Maintaining quality content as your business grows

Five fists bump over a work table with laptops to celebrate quality content as their business grows.

For startups, small business and even larger businesses, there’s often one person responsible for the marketing content on websites, social media and beyond. As the business grows, that person may become a freelancer, an external agency or a marketing team. With some strategic actions you can maintain quality content as your business grows.

Why you need an audio strategy

People are gathering around voice assistants like Google Home and Amazon Alexa to listen to podcasts like some sort of old-timey radio hour. Podcasts are being listened to in ever-increasing numbers – even McDonalds has one called ‘The Sauce’. And it’s not uncommon to pass people in the street who are listening to their phones like a transistor radio.

Tales from Taranaki: Great story-telling is not just in the telling

Mount Taranaki peers through the clouds on New Zealand's north island. Pic: Copyright © 2018 Written & Recorded

From fairy tales to film, literature to theatre, journalism to marketing – the art of story-telling has the ability to change hearts and minds. We’ve been telling stories for centuries to understand the world around us and explain the world to each other. But what makes a great story?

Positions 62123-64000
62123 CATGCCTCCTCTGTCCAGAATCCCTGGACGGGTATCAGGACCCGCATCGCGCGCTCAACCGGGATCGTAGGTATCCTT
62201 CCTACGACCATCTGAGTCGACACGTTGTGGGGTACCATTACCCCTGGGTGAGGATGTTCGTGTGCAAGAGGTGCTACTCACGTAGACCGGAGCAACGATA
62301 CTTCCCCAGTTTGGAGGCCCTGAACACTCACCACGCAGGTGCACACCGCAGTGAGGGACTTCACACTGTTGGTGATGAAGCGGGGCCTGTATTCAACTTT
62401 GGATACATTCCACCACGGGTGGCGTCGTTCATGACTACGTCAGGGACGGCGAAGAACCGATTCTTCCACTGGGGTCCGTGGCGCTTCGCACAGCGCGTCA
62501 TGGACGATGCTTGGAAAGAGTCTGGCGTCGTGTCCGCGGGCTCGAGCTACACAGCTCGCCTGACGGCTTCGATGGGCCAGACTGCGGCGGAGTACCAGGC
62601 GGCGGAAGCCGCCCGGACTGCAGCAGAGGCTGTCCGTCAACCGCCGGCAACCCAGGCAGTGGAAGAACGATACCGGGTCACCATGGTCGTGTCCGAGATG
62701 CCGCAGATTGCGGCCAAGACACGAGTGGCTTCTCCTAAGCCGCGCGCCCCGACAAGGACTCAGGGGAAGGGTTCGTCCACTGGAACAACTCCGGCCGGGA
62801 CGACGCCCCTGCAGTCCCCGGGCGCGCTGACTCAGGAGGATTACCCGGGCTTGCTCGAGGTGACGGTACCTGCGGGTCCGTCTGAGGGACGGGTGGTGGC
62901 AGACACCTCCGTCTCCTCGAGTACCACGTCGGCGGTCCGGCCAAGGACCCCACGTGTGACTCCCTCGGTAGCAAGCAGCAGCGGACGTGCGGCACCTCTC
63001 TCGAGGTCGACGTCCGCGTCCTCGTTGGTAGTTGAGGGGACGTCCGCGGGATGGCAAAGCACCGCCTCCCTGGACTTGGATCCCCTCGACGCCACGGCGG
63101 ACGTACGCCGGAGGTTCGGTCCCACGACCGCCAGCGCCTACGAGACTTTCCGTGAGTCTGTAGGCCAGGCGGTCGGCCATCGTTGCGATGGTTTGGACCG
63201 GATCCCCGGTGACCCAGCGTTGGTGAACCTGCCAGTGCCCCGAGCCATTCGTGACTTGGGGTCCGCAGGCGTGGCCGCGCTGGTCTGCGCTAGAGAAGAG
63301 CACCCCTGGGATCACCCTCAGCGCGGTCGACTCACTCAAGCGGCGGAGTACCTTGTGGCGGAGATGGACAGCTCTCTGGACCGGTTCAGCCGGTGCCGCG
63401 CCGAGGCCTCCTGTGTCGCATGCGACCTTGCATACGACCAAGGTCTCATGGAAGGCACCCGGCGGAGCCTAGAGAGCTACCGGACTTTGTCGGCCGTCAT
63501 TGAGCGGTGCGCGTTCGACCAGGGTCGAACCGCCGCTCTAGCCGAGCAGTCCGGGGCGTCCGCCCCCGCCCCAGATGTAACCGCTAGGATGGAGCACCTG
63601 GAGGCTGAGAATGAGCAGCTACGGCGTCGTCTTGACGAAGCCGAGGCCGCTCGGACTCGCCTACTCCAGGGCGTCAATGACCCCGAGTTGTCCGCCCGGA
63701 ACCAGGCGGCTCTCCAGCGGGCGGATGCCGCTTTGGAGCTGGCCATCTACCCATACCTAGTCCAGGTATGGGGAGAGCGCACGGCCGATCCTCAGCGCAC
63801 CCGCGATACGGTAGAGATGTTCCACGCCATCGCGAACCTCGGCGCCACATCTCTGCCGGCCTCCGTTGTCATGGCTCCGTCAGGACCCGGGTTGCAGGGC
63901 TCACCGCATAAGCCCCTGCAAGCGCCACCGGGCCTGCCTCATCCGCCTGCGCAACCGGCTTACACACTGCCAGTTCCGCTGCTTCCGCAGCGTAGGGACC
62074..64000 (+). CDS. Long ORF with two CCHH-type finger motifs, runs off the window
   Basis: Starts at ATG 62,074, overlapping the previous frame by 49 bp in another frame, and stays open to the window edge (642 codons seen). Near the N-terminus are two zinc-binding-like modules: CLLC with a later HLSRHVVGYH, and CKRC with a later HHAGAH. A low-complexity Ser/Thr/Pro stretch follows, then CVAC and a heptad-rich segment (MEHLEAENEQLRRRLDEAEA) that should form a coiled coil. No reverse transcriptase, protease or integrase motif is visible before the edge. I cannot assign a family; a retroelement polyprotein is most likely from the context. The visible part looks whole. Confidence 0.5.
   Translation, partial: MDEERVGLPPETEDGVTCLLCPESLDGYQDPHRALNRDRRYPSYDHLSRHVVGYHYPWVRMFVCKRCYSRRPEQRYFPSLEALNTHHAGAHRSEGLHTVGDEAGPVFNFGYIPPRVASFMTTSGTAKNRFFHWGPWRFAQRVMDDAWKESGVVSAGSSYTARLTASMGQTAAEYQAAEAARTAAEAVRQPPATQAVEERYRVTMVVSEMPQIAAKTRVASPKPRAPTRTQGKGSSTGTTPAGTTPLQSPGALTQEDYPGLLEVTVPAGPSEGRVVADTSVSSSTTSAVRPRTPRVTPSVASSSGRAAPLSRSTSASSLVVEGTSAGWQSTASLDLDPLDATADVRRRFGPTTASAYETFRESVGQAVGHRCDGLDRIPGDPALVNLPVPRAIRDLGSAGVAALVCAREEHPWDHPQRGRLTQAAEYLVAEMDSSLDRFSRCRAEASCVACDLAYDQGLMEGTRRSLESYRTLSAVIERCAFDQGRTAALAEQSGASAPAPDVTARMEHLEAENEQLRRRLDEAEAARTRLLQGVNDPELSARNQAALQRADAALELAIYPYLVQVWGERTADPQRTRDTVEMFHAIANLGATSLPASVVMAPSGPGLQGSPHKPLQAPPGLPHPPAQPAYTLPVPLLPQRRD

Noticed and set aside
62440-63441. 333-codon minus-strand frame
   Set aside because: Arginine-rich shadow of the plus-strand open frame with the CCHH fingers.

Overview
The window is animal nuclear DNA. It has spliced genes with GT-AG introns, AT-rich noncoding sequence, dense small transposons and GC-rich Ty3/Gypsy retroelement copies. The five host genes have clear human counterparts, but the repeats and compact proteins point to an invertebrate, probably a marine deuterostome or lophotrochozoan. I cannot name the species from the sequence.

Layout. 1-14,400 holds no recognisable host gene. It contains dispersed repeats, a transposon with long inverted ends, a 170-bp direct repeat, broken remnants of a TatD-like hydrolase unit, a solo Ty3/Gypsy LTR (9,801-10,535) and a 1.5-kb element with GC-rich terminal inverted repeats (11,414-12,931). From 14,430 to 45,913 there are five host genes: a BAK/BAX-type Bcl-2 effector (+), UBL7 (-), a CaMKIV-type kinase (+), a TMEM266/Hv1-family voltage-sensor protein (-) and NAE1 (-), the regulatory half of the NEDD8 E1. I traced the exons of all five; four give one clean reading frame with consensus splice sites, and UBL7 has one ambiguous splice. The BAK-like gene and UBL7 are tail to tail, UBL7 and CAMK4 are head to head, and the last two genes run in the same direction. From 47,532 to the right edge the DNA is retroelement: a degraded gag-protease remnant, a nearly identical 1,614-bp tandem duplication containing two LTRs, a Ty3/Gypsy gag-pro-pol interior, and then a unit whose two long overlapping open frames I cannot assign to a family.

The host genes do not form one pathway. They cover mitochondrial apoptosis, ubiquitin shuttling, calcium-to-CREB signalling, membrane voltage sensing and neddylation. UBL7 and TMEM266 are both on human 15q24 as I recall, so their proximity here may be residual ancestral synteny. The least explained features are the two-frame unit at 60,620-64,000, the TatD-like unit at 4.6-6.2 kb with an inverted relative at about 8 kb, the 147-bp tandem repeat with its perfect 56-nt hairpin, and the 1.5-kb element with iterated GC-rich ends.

What politics can teach us out about a consistent content message

W&R-Barnaby-Content-Writing-Podcast

Barnaby Joyce has bowed out from the role of Deputy Prime Minister and no-one is surprised. His affair with former staffer Vicki Campion created reverberations around the nation, with calls to have him sacked for breaching ministerial standards. And after three weeks of relentless media coverage which crudely displayed Mr Joyce’s private life – who could forget the indelicate puns like ‘a bundle of Joyce’ – Australians can finally move on. But there’s a lesson to be learnt here for content makers.

Fewer words make bigger impact at the Victorian Premier’s Literary Awards

Premier Daniel Andrew’s didn’t bother to unfurl the speech prepared for him.

No doubt his speechwriter had worked hard to present the State Government’s contribution to literature in a good light, along with a few details on other policies that may be loosely related to words, books or education. But this was not the audience for that speech.

The M Pavilion in Melbourne’s Queen Victoria Gardens was overflowing with writers, readers and the 21 shortlisted authors. Full of cheese, wine and a wicked sense of fun inspired by the vibrant host Candy Bowers, they just wanted to know who was going to win.